“John the Fruit used to drink in the Three Crowns and we were good friends. We were in the pub one night when some tough characters came in. It turned out they owned this property I had been photographing. I asked if I could do some photos inside, they said, ‘Yes, come on Thursday.’ I duly arrived, but the place was locked and no one was about. Then John the Fruit turned up so I took his picture, as you see above. Later that week in the Three Crowns, the rough guys walked in and, when they saw me, accused me of not turning up. I was grabbed by the shoulder to be taken outside (very nasty). However John, who was an ex-boxer and pretty fit for an old boy, pulled the bloke holding me aside and said ‘He was there, because I was there with him!’ They put me down and were most apologetic to John. He saved me from something bad, God Bless Him!!”

Abdul Bari & friend, Whitechapel. “Abdul Bari (Botly Boy) lived in the Bancroft Estate and was a parent at John Scurr School where I was a governor and where my daughter attended. The photo was taken on Christmas day.”

Printer at the Surma newspaper, Brick Lane. The paper supported Sheikh Mujibur Rahman & the Awami League.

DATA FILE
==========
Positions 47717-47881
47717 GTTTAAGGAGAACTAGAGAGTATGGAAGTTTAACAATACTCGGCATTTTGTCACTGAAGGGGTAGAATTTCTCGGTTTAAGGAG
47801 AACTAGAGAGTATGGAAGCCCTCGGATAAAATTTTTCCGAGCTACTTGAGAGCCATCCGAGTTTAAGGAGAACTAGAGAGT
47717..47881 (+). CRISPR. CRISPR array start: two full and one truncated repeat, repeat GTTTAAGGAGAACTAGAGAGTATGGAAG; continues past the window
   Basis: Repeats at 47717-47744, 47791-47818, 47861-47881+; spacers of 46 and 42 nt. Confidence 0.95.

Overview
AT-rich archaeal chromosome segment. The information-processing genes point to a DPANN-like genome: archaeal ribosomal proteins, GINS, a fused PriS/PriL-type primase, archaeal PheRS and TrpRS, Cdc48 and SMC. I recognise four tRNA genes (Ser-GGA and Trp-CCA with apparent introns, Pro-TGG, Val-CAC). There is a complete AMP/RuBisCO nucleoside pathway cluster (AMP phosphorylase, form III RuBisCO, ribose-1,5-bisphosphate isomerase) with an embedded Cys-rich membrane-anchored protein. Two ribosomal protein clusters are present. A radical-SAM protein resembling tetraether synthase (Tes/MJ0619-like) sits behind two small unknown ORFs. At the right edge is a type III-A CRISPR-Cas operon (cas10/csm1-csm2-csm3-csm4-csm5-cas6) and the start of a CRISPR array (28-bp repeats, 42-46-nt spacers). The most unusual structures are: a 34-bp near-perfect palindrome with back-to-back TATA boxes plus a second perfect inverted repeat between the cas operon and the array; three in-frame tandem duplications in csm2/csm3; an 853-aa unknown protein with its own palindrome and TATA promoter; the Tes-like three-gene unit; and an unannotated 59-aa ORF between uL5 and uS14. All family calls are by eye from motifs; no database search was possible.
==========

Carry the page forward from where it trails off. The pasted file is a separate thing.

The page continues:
Porters at Spitalfields Market c.1978

Porters at Spitalfields Market c.1978

Boys on wasteland, Whitechapel c.1977

My friends Sadie & Murat Ozturk ran the kebab shop on Mile End Rd. Their daughter Aysher was best friends with my daughter and both went to John Scurr School. We spent alternate Christmases at each others’ home until they returned to Turkey. They were very hard-working and I hope they have prospered. c.1978

Engineers in the Mile End Automatic Laundry. It was a fantastic facility for people like us, with just an outside toilet and a butler’s sink in the kitchen. It had machines to iron your sheets which was a palaver, but everyone used to help each another. c.1975

Jan Alam & Union Steward, Raj Jalal on an Anti-Fascist march in Whitechapel

Chris Carpenter & Jim Wolveridge on Mile End Waste. My long-time friend Chris was a teacher at John Scurr School who went to Zimbabwe to teach for a number of years. When he arrived there were very few books in the School, but oddly there was one called ‘Ain’t It Grand’ by Jim Wolveridge. How it got there nobody could explain. Jim Wolveridge used to have a second hand book stall on the Waste every Saturday. In this photo, Chris is telling him about finding his book in his school in Zimbabwe. c.1985

My photography student Rodney at Deptford Green Youth Centre would often say ‘Hush up & listen to the Teach!’

Michael Rosen and Nik Chakraborty both taught my daughter at John Scurr School. c.1979

Photography students at Deptford Green Youth Centre. They were eager to learn and I hope they’ve all done well. c.1979

My friend and colleague, Caroline Merion at Tower Hamlets Local History Library where she spent most of her time. I went to her house once or twice and I noticed she had a habit of hoarding bags. c.1979

Harry Watton worked in the Local History Library in Bancroft Rd for many years. He was always helpful and had an immense knowledge about Tower Hamlets. c.1979